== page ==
Ray McDaniel

The Book of the Angel

Medbh McGuckian

There’s no way to prepare you, Reader. And so the short sharp shock, via these three introductory stanzas. We will have to understand some such word as ‘today’, a luminous Word for the ‘until’ verse of the god- making, brief Messianic stir air-kissing the harmony…

The Babies

Sabrina Orah Mark

Imagine you’ve just moved into a new home. Choose a home the details of which invite isolation: your farmhouse, your walk-up in a city peopled with speakers of a tongue not your own. Now further imagine the previous residents of this space, persons about whom…

The Dark Months of May

Tom Pickard

[Incidental, but not irrelevant] #1 Great God, Flood Editions makes some fine contributions to the universe—The Dark Months of May looks good, and I will indeed judge this book by its cover (slate-blue misted into a dimmed hay—a homestead as seen through what Pickard notes…

The Cuckoo

Peter Streckfus

Admission, acquiescence, acknowledgement: I bought my copy of The Cuckoo not because of any familiarity with Peter Streckfus, but because Louise Gluck selected his manuscript for the Yale Series of Younger Poets. There. It’s out, I’ve said it. But having done, let me insist that…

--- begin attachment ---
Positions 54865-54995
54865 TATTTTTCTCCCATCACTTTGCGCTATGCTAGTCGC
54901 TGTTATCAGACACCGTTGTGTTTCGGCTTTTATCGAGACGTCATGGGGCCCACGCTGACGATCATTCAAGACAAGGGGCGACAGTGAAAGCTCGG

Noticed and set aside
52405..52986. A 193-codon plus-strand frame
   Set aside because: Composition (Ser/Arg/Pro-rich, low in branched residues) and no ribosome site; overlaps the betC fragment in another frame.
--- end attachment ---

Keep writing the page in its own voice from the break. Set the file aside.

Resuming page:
Zoo Music

William D. Waltz

Sometimes I pause while reading poetry, just to thank God it isn’t prose. Bless you, prose, for your great wellsprings of unconsciousness, your ubiquity, your chambray utility. Don’t know where we’d be without you and all, but in any book of poetry—regardless of its ‘type’—I…

Word Group

Marjorie Welish

Experimentation in poetry obviously cannot be exhausted; even the least ambitious poet hopes (or at least I hope she hopes) the device she contrives works. Experimentalism as a description of poetry, however, is pretty much plumb out of use. Opponents of “Language School” poetics, those…

Music and Suicide

Jeff Clark

In the poem “Cama,” which appears early in Jeff Clark’s Music and Suicide, the poet writes the line wellings and smells embellish the bed and then immediately asks Do you hear the music in that line? Why not remove it? Why remove it? Only to…

Up to Speed: Poems

Rae Armantrout

Accidents whose prerequisite is fast movement provide a peculiar kind of fun, one that both requires and neutralizes the possibility of harm. The sheer in-betweenness of acceleration intoxicates, not least because when we are flung or thrust or dropped we savor in those moments the…

Trouble in Mind

Lucie Brock-Broido

The abuse of one’s talent: To whatever degree such a thing is possible, we judge the act harshly. Whenever I hear tell of an Artist Who Has Abused His or Her Talent, I picture one of those little Keebler elves, bent over a cauldron, manipulating…

Altazor, or A Voyage in a Parachute

Vicente HuidobroTranslated by Eliot Weinberger

Reading Vicente Huidobro’s Altazor is a jarring experience in false simultaneity: You can easily get the impression that Huidobro lives to this very day, that each of the seven cantos of the book-length poem represent the poet’s experience of the modernist impulse as it rippled…